YOU GRAB a cup of latte in your favorite spot at the coffee shop, turn your iPod on and open the thick book in front of you. Finally, you’re ready to study.

Others may perform a different ritual. They stare at the ceiling, seeking to block all thoughts unrelated to the task at hand. They make the sign of the cross, take a deep breath, then start reviewing.

Students employ different, and sometimes absurd, learning strategies, but which of them really work and which ones are just plain silly?

Three guidance counselors from the Faculty of Arts and Letters have given their insights on the do’s and don’ts of studying.

Know your learning style

“Know the reasons why you want to achieve good grades so you know what your anchor is,” guidance counselor Lalaine Lachica tells the Varsitarian.

She says people have their own learning style, meaning some are receptive to auditory, tactile or kinesthetic, visual and mixed learning, or a combination of these methods.

Auditory learners learn best through hearing and easily pick up the lesson by listening to the professor’s lecture.

Visual learners absorb the lessons by looking at images or visual aids.

The tactile or kinesthetic learners like to move a lot and make good use of their hands while studying.

The last type of learning style, mixed learning, is best exemplified by those who often use a highlighter when studying. Not only do they use their hands but they make use of their eyes as well.

By identifying which learning style fit them best, students will be able to determine their strengths and amplify their retention of facts, according to Lachica.

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Hard subjects first

Procrastination infects not a few students, who later resort to cramming. Experts say cramming lead to mediocre output. Lachica encourages students to come up with a “to-do” calendar.

“As a college student, use your free time wisely,” she says.

As you prepare for an exam, knowing which to study first would also help. For Guidance Councilor Regina Atinaja, it is ideal to start with the hard subjects first before proceeding to the easier ones.

She explains that one’s energy decreases while studying, and by knowing which subject to give priority to, energy is properly used.

But it is still best if one would “study at least two to three days before the exam to avoid cramming,” Atinaja says.

Find a perfect spot

It could be your bedroom, the library, or any place you want, as long as its conducive for studying. Atinaja says that the place should be well ventilated and lighted to make studying more comfortable.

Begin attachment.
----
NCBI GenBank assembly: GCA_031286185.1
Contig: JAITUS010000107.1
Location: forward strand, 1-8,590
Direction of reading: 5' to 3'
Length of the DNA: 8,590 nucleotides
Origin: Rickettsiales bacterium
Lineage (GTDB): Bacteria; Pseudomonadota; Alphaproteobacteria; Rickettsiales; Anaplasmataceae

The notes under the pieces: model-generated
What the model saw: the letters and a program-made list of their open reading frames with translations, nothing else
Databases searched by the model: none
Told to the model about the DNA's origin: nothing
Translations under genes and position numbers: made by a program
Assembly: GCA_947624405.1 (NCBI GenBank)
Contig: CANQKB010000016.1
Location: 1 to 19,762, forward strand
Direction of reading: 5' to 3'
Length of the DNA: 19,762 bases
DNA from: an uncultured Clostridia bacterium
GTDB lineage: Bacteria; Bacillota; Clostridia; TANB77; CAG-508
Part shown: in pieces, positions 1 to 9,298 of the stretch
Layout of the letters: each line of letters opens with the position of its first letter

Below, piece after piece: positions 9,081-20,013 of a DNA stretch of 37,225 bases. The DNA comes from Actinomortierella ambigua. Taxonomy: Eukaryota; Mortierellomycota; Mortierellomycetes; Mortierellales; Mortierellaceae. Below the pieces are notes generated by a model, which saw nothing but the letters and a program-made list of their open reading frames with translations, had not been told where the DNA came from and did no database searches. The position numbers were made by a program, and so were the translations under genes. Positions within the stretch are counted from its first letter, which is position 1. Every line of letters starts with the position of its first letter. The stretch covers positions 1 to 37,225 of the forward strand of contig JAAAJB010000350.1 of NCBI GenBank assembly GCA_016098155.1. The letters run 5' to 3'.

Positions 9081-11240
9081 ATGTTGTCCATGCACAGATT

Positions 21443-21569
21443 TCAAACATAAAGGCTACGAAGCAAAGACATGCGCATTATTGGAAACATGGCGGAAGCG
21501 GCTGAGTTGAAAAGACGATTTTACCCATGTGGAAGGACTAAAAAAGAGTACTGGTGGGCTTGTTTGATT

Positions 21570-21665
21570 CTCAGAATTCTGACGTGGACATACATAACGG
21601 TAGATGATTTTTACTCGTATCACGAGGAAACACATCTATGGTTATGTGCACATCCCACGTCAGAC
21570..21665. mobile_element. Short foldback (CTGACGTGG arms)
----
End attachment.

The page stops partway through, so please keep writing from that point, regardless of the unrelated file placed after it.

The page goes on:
Keep all the materials at hand before studying. Looking for a pen or a book while in the middle of studying would cause one to loose momentum and focus. Playing music is also advisable for those who cannot stand too much silence. But it still depends on the student’s learning style.

“If you’re memorizing something, you should have concentration,” Atinaja says.

Be in good shape

Your body should be always in good condition especially when studying. For the brain to function properly, one should eat right.

Guidance counselor Maryfe Roxas cites a study saying that glucose stimulates and energizes the brain. Though a long list of foods may do just that, Roxas says that studying at least one week before the exams will help students retain the lessons in their memory.

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There are also popular food supplements and memory enhancers that students take before or during exams. However, Atinaja warns that taking these drugs “may have positive and negative effects.”

She explains that one may just experience a “placebo” effect, the idea that a medicine works when it actually doesn’t.

Lack of sleep is also strongly discouraged. Staying up all night causes mental block and sleeping anxieties among students.

“If you do not sleep enough, you [might just] fall asleep during the exam. At least allot seven, if not eight, hours of sleep before the exam,” Atinaja says.

Be in a study group

More heads are better than one. This especially applies to learning.

When students do not understand the lesson, it may be better to study in groups than to study alone. This way, one may ask about a certain topic he or she does not understand, and the group may give a helping hand.

Students can also borrow studying materials such as handouts and readings, from the group which will greatly help during the examinations.

But group studies are not applicable to everyone. Lachica says that there are those who work better and are more comfortable when they are alone.

If all else fails, do not hesitate to seek help from your local guidance counselors and student organizations. Just remember to always relax, take a deep breath, and pray. M. J. A. D. Cruz


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